Plodding on


Minnie, my cat, climbs under our bedspread after I make the bed, creating an unusual hill in the middle of the otherwise smooth bed.

If I pet this little lump, I hear a small grumpy meow – an acknowledgement I exist, a request to go away.

Looking back over the starts and stops of the last few months, I’m sure that if some mornings I’d joined Minnie under the bedspread I would have accomplished as much. Two units we’ve seriously looked at downtown have gone sideways, detailed plans to renovate the Victoria store were ditched for altogether new ones, and the negotiation of the first suburban lease is beginning to rival a UN Peace agreement.

This has made me realize that companies that expand rapidly –  10 new locations for a gourmet burger place in Toronto,  26 new ‘technical cashmere’ stores in Canada, 400 new McDonalds worldwide – do something very differently than what Prairie Girl Bakery is doing right now. I’ve totally made up those examples but you know what I mean – many companies expand amazingly fast.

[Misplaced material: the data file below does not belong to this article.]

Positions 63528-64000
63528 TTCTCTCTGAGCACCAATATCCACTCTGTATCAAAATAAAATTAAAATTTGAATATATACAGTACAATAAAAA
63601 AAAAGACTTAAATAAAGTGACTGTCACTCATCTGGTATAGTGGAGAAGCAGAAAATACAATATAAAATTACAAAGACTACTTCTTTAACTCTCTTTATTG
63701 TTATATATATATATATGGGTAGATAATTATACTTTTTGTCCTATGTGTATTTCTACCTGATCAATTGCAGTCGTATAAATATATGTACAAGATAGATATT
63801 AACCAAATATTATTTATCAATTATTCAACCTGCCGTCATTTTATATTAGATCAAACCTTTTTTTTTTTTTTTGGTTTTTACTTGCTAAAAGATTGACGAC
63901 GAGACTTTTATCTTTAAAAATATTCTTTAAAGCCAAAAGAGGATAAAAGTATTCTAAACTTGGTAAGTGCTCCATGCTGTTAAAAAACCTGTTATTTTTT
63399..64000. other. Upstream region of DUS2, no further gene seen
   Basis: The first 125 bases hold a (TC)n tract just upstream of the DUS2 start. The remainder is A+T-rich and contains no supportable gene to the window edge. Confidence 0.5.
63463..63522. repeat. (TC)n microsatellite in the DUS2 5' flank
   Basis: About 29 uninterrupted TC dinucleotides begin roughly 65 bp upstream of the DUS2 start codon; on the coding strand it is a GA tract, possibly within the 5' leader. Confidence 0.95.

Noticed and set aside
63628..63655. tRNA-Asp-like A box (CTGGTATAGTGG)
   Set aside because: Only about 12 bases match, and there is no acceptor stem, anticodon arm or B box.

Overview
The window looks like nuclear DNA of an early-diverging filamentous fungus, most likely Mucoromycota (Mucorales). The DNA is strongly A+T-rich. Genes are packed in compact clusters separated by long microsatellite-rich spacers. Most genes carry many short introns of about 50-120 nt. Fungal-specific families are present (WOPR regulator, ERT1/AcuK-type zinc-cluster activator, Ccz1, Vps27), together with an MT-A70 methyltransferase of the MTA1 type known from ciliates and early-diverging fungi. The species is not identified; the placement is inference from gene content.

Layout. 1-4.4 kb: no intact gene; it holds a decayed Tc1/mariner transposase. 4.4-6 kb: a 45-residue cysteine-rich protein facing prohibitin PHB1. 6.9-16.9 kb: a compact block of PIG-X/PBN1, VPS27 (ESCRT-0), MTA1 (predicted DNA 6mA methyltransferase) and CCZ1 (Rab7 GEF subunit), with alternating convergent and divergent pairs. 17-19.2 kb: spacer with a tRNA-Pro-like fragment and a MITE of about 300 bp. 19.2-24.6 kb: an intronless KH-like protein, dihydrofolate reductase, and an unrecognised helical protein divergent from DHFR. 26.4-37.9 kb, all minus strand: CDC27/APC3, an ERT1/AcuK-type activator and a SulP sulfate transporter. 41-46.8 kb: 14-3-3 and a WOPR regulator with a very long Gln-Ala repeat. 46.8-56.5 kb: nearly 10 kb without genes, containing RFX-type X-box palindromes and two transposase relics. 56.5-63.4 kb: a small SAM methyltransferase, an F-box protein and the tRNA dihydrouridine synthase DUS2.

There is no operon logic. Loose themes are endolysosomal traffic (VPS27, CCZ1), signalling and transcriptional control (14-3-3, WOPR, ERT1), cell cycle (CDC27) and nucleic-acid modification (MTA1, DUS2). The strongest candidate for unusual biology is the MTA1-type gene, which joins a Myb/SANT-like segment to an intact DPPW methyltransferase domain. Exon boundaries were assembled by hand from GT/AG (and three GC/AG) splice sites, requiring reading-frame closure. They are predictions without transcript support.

So what, I ask myself, is wrong with ME? I decided in May to expand “rapidly” and here I am in November about to sign….one lease. Maybe, hopefully.

Here is what I think. As in so many situations in life, it’s about money and more specifically about the  company’s appetite for debt. I don’t like debt. It’s not that I don’t like risk, it is just the idea of something happening and not being able to pay back the money that freaks me out.

It’s a very good thing that other entrepreneurs are not like me because the great companies of the world all expanded on debt, be it loans or private equity. I’m okay with carefully spending PGB’s savings, and taking out a modest bank loan, but beyond that, not so much.

Having said all that, I really believe in our suburban strategy and I am SO excited to see how we do with a nut free location in the heart of busy Markham. If it is as successful as we hope, then I will consider looking at ways to expand that strategy more quickly over the GTA – such as private equity. For now though, I’m continuing with my current cautious approach to see what 2019 brings PGB.

About the author

Jean Blacklock

Jean opened the popular Prairie Girl Bakery in the financial district of Toronto in 2011. She owned and operated the business until it closed in 2021 as a result of the pandemic’s impact on downtown Toronto. Read more about her background in commerce, law, and entrepreneurship here.

By Jean Blacklock


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